Lori Manz substitute teaches in a 7th grade math class at Vista View Middle School in Huntington Beach, CA. (Paul Bersebach via Getty Images)

Kids and Covid: A Roundtable

A frank conversation about the consequences of our pandemic policies.

Two years into this pandemic, we know something crucial that we didn’t know at its start: Children, miraculously, face a negligible risk for severe outcomes from Covid-19. And yet kids—from preschool to university—have borne the burden of our most draconian policies. While the rest of us have returned to bars and restaurants, pre-schoolers are still in masks. The Los Angeles school district announced last Friday that “masking will be required at all times, indoors and outdoors.”

The extent to which Covid policies have disrupted the social, intellectual and emotional growth of American kids—including some of the poorest and most vulnerable—is among the most morally urgent issues right now. (Leading doctors and public health experts agree: See this useful toolkit for parents just released by Dr. Lucy McBride and others.)

Were these measures necessary? Is the current cure worse than the disease itself? How are young people really doing? And what should concerned parents and teachers do to help?

On Monday, January 31st, at 8 PM EST/5 PM PST, I’ll be asking these questions and many more to three people who have skin in the game: AJ Kay, Jane Kitchen, and Alex Gutentag.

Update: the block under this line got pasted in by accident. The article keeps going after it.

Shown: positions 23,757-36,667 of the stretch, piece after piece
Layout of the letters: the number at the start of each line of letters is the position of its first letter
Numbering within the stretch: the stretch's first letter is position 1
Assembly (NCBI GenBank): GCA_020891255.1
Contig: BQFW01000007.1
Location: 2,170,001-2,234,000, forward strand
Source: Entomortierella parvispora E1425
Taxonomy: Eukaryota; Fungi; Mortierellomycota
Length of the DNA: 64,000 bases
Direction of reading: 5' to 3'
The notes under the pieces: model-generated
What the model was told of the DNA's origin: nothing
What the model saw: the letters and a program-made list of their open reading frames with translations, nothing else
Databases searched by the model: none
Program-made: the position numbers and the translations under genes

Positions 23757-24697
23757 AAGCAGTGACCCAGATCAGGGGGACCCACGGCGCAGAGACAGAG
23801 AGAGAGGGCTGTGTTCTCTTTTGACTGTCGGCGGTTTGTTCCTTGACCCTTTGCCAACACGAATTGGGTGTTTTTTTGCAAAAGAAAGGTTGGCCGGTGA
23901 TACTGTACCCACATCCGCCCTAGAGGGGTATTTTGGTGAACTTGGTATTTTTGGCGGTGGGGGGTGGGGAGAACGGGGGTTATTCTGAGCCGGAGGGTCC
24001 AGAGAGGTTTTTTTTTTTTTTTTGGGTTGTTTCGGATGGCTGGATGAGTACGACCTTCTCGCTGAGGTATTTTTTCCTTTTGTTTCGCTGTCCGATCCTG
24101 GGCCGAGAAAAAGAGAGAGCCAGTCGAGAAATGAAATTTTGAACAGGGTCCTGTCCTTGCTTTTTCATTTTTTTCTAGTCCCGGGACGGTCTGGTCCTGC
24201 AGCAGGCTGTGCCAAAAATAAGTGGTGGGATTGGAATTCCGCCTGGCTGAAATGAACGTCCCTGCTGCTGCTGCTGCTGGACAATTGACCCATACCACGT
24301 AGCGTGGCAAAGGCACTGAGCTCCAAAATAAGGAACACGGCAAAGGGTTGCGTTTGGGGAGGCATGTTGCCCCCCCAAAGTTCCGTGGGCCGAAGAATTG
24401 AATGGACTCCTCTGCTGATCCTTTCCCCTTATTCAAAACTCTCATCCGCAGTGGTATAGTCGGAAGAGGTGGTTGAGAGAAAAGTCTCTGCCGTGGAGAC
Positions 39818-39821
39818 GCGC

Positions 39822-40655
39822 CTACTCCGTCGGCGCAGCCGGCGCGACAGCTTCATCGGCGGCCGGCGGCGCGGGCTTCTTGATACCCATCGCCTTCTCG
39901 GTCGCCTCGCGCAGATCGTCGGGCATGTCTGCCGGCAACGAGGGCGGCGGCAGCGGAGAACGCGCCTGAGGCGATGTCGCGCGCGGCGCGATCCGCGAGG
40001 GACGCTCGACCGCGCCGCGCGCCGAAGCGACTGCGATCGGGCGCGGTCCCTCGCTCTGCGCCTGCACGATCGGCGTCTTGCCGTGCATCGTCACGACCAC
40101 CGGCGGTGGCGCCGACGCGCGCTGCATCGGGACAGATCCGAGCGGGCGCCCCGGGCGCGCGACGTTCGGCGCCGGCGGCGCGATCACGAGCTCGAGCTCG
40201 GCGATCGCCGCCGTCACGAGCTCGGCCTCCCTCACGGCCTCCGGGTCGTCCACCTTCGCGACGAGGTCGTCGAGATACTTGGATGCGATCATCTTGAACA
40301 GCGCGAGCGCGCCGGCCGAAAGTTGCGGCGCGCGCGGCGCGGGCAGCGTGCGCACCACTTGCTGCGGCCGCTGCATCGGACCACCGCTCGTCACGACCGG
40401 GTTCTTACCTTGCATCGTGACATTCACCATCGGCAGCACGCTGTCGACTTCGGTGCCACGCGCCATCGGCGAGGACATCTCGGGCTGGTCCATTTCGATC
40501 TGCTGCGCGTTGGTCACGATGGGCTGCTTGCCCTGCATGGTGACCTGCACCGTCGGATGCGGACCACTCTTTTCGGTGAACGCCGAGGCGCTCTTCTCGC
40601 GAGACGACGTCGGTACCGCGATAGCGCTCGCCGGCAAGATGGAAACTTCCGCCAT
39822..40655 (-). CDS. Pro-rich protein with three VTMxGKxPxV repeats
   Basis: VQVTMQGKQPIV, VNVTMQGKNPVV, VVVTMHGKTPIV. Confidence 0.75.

AJ Kay is a writer and mom of four who currently serves as managing editor of Collateral Global.

Jane Kitchen is a 19-year-old undergraduate student who recently transferred to Hillsdale College.

Alex Gutentag is a public school teacher in California and a columnist at Tablet. 

This event is co-sponsored by Tablet and is part of their monthly series called “The Turn,” which focuses on the political homelessness of our current moment. If you missed the first event in the series, with Liel Leibovitz and Walter Kirn, you can catch it here.

Usually, events like these are accessible to paid subscribers only, but this time we’re opening the door to all  of you. Capacity for the room is 3,000 people. If we hit that number—I hope we do!—and you can’t get in, don’t worry: We’ll be sharing a recording of the event.

As always, we want to hear from you. So please come with questions in mind.

Here’s the Zoom information:

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